Wealth and Socioeconomic Hierarchies of the Indus Valley Civilization

A pendant or ornament used for hair.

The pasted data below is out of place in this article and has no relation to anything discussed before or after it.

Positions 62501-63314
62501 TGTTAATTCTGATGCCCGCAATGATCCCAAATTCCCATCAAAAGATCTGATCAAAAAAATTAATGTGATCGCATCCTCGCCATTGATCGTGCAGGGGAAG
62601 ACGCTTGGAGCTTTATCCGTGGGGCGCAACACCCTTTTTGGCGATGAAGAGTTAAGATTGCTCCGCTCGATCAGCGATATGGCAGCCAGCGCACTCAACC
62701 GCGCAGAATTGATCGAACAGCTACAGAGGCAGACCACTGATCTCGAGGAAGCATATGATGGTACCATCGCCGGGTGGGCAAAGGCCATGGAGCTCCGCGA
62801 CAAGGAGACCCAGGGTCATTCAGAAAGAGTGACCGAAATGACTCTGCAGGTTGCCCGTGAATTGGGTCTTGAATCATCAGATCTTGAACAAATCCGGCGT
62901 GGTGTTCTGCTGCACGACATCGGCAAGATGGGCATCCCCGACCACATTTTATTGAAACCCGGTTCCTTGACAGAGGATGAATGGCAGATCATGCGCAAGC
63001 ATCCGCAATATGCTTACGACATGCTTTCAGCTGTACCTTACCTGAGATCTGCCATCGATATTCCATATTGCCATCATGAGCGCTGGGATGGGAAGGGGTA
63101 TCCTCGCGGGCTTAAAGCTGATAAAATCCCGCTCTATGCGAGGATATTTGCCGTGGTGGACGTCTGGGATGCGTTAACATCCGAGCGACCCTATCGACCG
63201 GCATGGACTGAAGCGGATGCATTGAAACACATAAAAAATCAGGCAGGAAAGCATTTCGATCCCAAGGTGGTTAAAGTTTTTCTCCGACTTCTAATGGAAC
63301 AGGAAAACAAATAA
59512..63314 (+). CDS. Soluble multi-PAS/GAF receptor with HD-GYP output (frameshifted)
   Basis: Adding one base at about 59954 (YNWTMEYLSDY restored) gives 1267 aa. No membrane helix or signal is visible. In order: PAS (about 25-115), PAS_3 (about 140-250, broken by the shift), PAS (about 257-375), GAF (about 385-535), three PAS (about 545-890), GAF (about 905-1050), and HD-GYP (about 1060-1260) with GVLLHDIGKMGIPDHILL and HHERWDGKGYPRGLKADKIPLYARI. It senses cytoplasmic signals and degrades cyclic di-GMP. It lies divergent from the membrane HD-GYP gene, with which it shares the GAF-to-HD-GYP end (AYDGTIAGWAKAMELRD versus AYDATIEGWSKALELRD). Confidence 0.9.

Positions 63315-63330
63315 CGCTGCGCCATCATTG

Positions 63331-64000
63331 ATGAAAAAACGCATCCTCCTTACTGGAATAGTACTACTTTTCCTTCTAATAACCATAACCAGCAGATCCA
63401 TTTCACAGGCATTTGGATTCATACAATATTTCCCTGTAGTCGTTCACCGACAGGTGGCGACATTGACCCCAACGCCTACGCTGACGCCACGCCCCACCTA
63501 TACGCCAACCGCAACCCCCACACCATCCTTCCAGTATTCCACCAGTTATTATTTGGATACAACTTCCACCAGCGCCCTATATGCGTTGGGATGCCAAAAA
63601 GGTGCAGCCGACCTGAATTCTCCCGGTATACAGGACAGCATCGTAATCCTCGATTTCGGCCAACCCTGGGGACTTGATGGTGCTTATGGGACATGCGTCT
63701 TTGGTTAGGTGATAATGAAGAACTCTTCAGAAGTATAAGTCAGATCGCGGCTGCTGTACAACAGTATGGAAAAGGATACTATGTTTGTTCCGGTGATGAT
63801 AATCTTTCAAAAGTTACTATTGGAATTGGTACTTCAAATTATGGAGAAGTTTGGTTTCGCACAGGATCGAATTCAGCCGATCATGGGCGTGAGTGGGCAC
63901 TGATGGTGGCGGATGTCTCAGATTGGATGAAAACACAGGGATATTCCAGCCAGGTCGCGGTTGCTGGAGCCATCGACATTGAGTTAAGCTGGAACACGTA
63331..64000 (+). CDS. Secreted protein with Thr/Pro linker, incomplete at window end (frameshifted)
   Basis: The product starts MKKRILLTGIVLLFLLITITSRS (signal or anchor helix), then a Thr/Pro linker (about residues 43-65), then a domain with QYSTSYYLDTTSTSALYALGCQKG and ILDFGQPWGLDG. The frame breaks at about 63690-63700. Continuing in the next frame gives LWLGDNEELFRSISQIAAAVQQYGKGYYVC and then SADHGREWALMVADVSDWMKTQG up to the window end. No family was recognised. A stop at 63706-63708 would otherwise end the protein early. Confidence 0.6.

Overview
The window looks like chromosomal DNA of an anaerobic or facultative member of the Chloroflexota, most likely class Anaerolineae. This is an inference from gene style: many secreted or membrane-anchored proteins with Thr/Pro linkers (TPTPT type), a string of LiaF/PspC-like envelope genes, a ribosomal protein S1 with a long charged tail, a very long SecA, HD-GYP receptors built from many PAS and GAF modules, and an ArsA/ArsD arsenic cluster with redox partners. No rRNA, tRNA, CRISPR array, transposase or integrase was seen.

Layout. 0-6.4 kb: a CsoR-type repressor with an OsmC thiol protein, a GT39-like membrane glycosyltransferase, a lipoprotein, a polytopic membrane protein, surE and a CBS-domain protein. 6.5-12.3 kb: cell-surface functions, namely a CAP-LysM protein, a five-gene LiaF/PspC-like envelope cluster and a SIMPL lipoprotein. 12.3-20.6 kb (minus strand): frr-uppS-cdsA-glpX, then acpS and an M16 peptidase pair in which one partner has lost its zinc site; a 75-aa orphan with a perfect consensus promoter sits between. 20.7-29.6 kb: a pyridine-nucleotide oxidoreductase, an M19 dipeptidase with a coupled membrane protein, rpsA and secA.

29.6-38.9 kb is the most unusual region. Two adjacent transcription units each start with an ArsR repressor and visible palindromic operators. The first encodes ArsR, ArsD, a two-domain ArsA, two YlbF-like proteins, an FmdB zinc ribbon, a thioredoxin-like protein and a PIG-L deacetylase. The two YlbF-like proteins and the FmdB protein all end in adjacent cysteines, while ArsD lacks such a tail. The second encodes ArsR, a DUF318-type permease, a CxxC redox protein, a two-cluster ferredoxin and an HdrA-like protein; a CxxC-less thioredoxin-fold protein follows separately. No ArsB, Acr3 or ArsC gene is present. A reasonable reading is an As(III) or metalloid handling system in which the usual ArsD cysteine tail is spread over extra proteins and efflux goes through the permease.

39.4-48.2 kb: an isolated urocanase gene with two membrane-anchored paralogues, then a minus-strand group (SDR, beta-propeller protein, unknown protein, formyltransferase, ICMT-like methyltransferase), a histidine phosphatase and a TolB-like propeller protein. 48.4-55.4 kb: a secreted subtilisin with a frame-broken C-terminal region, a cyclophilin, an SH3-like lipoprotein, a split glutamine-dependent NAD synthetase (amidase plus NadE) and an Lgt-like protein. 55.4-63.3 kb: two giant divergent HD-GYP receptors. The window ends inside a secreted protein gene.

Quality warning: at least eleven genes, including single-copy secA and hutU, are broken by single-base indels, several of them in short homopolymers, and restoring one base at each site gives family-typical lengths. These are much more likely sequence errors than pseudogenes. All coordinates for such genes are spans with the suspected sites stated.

When archaeologists first began excavating the ancient cities of Harappa and Mohenjo-daro in the 1920s and 1930s, they did so in the shadow of unique discoveries being made in Egypt and Mesopotamia. The social and political organization of these civilizations set the stanĀ­dard against which other early state societies were compared. Furthermore, monumental stone architecĀ­ture, sculptures made of stone or precious metals, elaborate grave goods, and royal tombs filled with gold and exotic treasures came to be used as a standard of ancient wealth. Based on the written records of Egypt and Mesopotamia, many scholars have assumed that indicators of wealth and socio-economic status were relatively uniform in the ancient world and that these indicators were used in much the same way in all early states.